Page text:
by balint01

Boeing Dreamliner Flies In ANA Livery

Only a week after the historic first flight, another new Boeing 787 Dreamliner took to the skies on December 22, 2009 – already in the livery of the launch customer All Nippon Airways.

The second flying Boeing 787 Dreamliner aircraft – that is referred to as ZA002 and powered by the Trent 1000 – took off and landed at the same locations as the first flight test aircraft. Leaving from Paine Field in Everett, it touched down at Boeing Field in Seattle after a 2 hour flight.

Boeing stated “We are delighted that the second Dreamliner is in the livery of our launch customer, ANA,” said Scott Fancher, vice president and general manager of the 787 program. “We are honored by the airline’s support and look forward to delivering ANA the first production airplane next year.

Captain Randy Neville was at the controls for the flight, with Chief Pilot Mike Carriker operating as co-pilot. They piloted the first flight just a week ago, but have switched seats for the second one. Neville and Carriker took the airplane to an altitude of 13,000 feet (3,962 m) and an airspeed of 200 knots, or about 230 miles (370 km) per hour. The airplane took off at 9:09 a.m. PST and landed at 11:10 a.m. PST.

This is the second of six 787s being used in the airplane’s flight-test program. Each of the airplanes will be used for a specific set of tests, with this airplane focusing on systems performance. Like its predecessor, ZA001, the airplane is powered by two Rolls-Royce Trent 1000 engines.

by balint01

Dreamliner First Flight

The new Boeing 787 Dreamliner is flying for the first time today! This is probably the most awaited headline in the world of commercial aviation and can finally be published, after almost three years waiting and after a little longer than 3 hours flying time today, on December 15. 2009.

The Dreamliner was revealed on July 9, 2007, two and a half years ago. According to the original schedule, the first flight test aircraft should have taken off in the same year. This was first pushed out just two months later, when in early September 2007 Boeing announced a 2 month delay for the maiden flight. Back then they communicated that the first delivery would still be on time (it would have meant a 5 month flight-test period compared to the 777’s 11 months…), so that launch-customer, Japanese ANA could still take passengers to the Beijing Olympics on the new state-of-the-art airliner. The Beijing Olympics came and went, the Pittsburgh Steelers won Superbowl XLIII in Tampa, the Pittsburgh Penguins won the Stanley cup, Barcelona claimed the Champions League crown for 2009, Sebastien Loeb victored in Rally again and Jenson Button won the 2009 Formula-1 world title with the new Brawn GP team, but the Dreamliner has still not taken to the skies yet.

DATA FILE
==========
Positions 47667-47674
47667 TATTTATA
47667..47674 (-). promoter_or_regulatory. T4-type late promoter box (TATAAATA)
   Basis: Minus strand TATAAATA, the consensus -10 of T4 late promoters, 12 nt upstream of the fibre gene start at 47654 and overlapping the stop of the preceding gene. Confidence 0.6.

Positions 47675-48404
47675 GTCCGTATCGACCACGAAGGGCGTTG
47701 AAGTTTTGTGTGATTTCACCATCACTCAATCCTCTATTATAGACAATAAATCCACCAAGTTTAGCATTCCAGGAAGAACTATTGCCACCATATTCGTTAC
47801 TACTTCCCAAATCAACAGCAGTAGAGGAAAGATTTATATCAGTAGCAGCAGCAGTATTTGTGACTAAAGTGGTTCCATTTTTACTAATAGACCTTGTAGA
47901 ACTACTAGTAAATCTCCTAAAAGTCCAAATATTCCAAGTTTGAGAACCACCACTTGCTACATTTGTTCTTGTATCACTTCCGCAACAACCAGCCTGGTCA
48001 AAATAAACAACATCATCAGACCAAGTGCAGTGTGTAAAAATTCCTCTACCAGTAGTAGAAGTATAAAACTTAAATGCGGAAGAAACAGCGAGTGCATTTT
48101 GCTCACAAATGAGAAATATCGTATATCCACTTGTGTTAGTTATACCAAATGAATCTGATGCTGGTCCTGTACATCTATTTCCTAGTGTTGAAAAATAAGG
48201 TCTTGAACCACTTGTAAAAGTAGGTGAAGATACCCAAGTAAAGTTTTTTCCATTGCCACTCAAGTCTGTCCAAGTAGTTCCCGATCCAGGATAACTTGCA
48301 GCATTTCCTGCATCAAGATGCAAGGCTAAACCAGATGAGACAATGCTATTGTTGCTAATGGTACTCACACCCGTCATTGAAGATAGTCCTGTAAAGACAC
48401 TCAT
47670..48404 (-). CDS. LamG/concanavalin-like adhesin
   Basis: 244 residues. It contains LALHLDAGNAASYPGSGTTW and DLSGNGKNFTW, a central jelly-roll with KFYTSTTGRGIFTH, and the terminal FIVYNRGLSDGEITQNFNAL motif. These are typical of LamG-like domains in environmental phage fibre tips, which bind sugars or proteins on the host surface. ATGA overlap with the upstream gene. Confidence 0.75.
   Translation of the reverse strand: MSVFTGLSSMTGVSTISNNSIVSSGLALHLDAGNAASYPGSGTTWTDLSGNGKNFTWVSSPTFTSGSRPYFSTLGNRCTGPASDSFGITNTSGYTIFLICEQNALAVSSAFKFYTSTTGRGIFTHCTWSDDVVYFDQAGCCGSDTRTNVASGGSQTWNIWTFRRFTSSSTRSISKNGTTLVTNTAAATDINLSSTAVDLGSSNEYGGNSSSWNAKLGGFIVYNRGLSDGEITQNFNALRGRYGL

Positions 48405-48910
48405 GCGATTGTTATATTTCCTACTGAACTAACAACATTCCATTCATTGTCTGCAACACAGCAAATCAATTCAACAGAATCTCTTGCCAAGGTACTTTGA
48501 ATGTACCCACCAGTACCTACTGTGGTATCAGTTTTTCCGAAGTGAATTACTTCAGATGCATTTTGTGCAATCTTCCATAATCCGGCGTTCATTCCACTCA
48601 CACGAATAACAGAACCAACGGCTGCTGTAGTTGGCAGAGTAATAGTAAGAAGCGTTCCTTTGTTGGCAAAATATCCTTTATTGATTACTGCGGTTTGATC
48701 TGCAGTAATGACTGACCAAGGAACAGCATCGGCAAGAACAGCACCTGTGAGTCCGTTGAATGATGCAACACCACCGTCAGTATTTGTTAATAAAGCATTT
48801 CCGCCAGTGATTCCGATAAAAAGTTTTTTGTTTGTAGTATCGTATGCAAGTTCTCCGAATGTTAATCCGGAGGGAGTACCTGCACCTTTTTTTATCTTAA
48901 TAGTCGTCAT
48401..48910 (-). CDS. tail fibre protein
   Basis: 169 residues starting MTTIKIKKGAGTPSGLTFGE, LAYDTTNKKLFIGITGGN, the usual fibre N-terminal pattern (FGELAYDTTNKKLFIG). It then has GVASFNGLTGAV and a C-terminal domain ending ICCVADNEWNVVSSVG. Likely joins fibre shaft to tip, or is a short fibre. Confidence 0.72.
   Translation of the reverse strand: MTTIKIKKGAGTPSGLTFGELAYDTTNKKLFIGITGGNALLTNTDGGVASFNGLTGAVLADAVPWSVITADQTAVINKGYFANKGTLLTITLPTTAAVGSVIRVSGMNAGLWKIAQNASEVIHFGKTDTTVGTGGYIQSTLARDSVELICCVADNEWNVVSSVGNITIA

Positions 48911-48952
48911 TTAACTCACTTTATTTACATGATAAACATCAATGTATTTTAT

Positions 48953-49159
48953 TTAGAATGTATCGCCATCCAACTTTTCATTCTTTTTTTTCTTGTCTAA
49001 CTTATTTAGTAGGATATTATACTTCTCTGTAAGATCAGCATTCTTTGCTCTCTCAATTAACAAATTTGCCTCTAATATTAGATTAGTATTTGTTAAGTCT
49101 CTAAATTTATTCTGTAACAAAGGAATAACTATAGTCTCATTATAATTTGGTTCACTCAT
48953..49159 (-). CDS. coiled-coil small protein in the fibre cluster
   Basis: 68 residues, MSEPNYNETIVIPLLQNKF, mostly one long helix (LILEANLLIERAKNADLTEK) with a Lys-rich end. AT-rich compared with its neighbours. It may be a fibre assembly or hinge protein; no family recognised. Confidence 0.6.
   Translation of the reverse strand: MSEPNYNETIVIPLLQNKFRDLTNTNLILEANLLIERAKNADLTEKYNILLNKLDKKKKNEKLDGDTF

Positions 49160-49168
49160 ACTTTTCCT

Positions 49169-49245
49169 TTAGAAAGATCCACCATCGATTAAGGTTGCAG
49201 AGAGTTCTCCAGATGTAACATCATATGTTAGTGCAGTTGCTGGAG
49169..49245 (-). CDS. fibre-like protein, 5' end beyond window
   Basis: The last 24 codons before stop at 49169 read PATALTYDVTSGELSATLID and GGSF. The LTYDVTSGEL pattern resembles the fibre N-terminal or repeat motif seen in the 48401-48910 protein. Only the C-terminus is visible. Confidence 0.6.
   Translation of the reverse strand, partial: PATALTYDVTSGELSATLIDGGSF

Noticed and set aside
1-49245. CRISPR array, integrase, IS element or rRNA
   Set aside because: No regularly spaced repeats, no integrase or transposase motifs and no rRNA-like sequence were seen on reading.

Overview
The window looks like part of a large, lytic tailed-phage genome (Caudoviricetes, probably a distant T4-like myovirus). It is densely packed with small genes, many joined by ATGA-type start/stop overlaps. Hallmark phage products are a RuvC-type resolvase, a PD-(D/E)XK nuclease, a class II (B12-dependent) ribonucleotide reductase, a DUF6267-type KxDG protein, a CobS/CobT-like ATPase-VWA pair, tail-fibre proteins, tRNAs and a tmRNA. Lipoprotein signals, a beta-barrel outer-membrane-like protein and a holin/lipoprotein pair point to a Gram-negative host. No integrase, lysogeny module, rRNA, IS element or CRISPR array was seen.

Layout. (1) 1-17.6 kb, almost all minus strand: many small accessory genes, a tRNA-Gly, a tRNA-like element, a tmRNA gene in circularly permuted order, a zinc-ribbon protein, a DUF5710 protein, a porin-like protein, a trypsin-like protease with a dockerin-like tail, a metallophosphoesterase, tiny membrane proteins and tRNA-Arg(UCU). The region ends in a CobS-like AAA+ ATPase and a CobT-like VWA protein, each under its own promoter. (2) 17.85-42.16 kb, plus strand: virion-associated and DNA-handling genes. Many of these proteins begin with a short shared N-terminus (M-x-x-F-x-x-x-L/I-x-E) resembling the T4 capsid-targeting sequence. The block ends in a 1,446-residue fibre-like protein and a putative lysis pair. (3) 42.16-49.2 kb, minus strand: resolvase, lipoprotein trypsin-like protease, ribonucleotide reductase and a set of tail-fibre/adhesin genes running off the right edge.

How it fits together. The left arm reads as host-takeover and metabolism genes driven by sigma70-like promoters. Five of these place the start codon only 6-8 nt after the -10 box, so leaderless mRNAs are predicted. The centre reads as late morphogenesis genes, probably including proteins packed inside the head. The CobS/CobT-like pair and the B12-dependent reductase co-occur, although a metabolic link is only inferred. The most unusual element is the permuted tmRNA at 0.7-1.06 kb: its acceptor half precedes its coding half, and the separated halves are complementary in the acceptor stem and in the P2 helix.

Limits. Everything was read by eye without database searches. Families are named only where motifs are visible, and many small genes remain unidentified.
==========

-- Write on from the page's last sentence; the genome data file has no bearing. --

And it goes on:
There were delays due to “software problems“, “shortage of bolts“, “difficulties around the global supply chain”, then in July came the latest Dreamliner delay news about “a series of relatively small areas” on both sides of the aircraft’s body in the “upper wing join area” that registered stress levels during static testing that “exceeded expectations” – which blew the Summer 2009 first flight plans as well.

But Santa in 2009 seems to bring a huge and long-awaited Christmas gift to all Boeing Commercial employees, to all the 55 airlines that have so far ordered 840 (!) 787’s (some of them have cancelled already, due to the delays) and to all aviation fans: THE FIRST FLIGHT !

Following the power-up, the extended stress tests on the aircraft body, the low speed taxi tests and the high speed taxi tests this past Saturday, the 787 took to the skies at 10:27 am Seattle time at Paine Field in Everett, Washington, heading to Boeing Field. The historic maiden flight was piloted by Michael H. Carriker, Chief Pilot of the type and Randall Lee Neville, Engineering Test Pilot of the 787. Carriker has been with the 787 Program since 2003, while Neville joined in 2005, after clocking more than 600 hours in 9 years with the F-22 Raptor fighter. Interestingly he also played an F-22 pilot in the movie “The Hulk”. Carriker was the captain on the first flights of the Boeing Next-Generation 737-600 and 737-900 type. They both hold type ratings in all current Boeing production models.

Just a little after 3 hours of flight, the first 787 flight touched down at Boeing field in rain, but in perfect style and the landing looked like a very soft one – from the outside. The plane was escorted on the slightly more than 3 hour flight by two T-33 training planes with cameras onboard. The plane arrived to Boeing Field at 1:35 pm local time.

You can ready about the Design Highlights of the Dreamliner here.

by balint01

Boeing 787 Dreamliner News

We last talked about the Boeing 787 Dreamliner program one month ago, when Boeing announced a further delay, due to “a series of relatively small areas” on both sides of the aircraft’s body in the “upper wing join area” that registered stress levels during static testing that “exceeded expectations“. That was the sixth time Boeing had delayed the program – and the maiden flight – to an undisclosed date.